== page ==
Planning Storage for Virtualization
The more you look into server virtualization, the more you find yourself looking back at the storage for arrangement, optimization, troubleshooting and expansion capabilities.
In my current virtualization practice, I'm preparing for a big jump upward in regards to smart storage. To help me do this, I'm reading the NetApp and VMware vSphere Storage Best Practices book. This book is written by five top-notch people, including Vaughn Stewart from NetApp.
While this book is a quick read at only 124 pages, it is right to the point in so many areas. Unfortunately with virtualization, so many things revolve around the storage product in use. This is complicated by the fact that if you change products, there is a learning curve associated with getting the new product in line with your virtualization requirements.
I'm not quite done with the book, but find myself going back and forth on configuration, terms, and a new inventory of best practices.
During my prior position working with virtualization, I was a storage customer rather than the storage provider. There were many conversations on which type of storage to use, mainly SAS or SATA disk. Yet, I wasn't involved with the storage system presentation and administration of the aggregated storage, much less a fundamentally different product series to work with.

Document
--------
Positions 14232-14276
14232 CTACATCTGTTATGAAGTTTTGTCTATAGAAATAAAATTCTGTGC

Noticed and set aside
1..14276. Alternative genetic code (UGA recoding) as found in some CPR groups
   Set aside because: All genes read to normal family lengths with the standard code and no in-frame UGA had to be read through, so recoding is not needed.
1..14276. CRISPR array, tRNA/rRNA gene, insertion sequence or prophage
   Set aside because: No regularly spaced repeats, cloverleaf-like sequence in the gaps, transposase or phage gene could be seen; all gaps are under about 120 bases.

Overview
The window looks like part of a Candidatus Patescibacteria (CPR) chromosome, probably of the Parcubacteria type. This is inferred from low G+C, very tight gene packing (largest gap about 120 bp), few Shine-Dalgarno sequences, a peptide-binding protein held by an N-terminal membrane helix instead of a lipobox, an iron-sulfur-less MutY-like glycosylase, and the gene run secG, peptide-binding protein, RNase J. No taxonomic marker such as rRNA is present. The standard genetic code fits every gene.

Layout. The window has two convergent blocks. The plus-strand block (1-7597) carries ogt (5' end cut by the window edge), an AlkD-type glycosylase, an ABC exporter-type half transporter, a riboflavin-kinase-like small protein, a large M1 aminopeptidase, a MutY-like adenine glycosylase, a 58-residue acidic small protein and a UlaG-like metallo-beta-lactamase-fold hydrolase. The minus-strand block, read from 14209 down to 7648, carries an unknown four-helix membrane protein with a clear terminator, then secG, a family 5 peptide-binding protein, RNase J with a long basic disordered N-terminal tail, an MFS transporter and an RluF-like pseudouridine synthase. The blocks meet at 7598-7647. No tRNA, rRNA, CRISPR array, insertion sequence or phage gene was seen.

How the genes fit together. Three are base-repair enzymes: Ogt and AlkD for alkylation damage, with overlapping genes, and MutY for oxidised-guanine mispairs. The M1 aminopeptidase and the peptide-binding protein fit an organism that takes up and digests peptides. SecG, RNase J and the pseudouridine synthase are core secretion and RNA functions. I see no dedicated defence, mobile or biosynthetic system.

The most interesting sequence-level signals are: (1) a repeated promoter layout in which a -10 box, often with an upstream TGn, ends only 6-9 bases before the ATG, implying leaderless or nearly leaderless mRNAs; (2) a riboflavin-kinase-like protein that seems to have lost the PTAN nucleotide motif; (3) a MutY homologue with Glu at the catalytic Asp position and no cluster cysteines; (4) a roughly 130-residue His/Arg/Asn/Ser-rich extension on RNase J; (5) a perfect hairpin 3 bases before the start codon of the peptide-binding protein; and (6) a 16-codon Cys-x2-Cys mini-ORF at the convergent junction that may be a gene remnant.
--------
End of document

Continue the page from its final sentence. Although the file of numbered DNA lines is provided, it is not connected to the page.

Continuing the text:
By bringing storage and virtualization together, a lot of benefits can be realized. Storage vendors that have vCenter plug-in and pluggable storage architecture (PSA) support will allow virtualization administrators to deliver the best virtualized storage without wasting backend resources. My earlier post on thin provisioning is just the start. Once features like snapshots, deduplication, volume cloning, RAID selection, class of disk and other critical decisions roll into the mix, you'll quickly see that storage is everything.
Anyone want to disagree with me that storage is more important than RAM or CPU? I think that it is.
Posted by Rick Vanover on 02/23/2010 at 12:47 PM